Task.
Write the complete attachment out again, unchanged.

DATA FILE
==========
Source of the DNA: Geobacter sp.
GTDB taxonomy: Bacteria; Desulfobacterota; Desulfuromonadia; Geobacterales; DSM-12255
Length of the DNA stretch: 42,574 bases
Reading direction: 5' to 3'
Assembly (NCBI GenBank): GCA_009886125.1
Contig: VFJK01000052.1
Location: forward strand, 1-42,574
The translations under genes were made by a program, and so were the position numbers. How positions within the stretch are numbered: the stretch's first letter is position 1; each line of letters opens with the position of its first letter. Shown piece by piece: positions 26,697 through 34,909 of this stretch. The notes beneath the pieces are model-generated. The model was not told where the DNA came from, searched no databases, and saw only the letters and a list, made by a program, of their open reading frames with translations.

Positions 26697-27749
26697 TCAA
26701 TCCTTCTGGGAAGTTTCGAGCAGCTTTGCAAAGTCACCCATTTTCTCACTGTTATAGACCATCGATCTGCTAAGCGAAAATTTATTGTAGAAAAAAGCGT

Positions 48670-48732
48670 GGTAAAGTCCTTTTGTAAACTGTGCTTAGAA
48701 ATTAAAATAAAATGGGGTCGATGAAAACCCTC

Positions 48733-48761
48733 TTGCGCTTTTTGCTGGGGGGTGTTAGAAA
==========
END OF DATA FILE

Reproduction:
Source of the DNA: Geobacter sp.
GTDB taxonomy: Bacteria; Desulfobacterota; Desulfuromonadia; Geobacterales; DSM-12255
Length of the DNA stretch: 42,574 bases
Reading direction: 5' to 3'
Assembly (NCBI GenBank): GCA_009886125.1
Contig: VFJK01000052.1
Location: forward strand, 1-42,574
The translations under genes were made by a program, and so were the position numbers. How positions within the stretch are numbered: the stretch's first letter is position 1; each line of letters opens with the position of its first letter. Shown piece by piece: positions 26,697 through 34,909 of this stretch. The notes beneath the pieces are model-generated. The model was not told where the DNA came from, searched no databases, and saw only the letters and a list, made by a program, of their open reading frames with translations.

Positions 26697-27749
26697 TCAA
26701 TCCTTCTGGGAAGTTTCGAGCAGCTTTGCAAAGTCACCCATTTTCTCACTGTTATAGACCATCGATCTGCTAAGCGAAAATTTATTGTAGAAAAAAGCGT

Positions 48670-48732
48670 GGTAAAGTCCTTTTGTAAACTGTGCTTAGAA
48701 ATTAAAATAAAATGGGGTCGATGAAAACCCTC

Positions 48733-48761
48733 TTGCGCTTTTTGCTGGGGGGTGTTAGAAA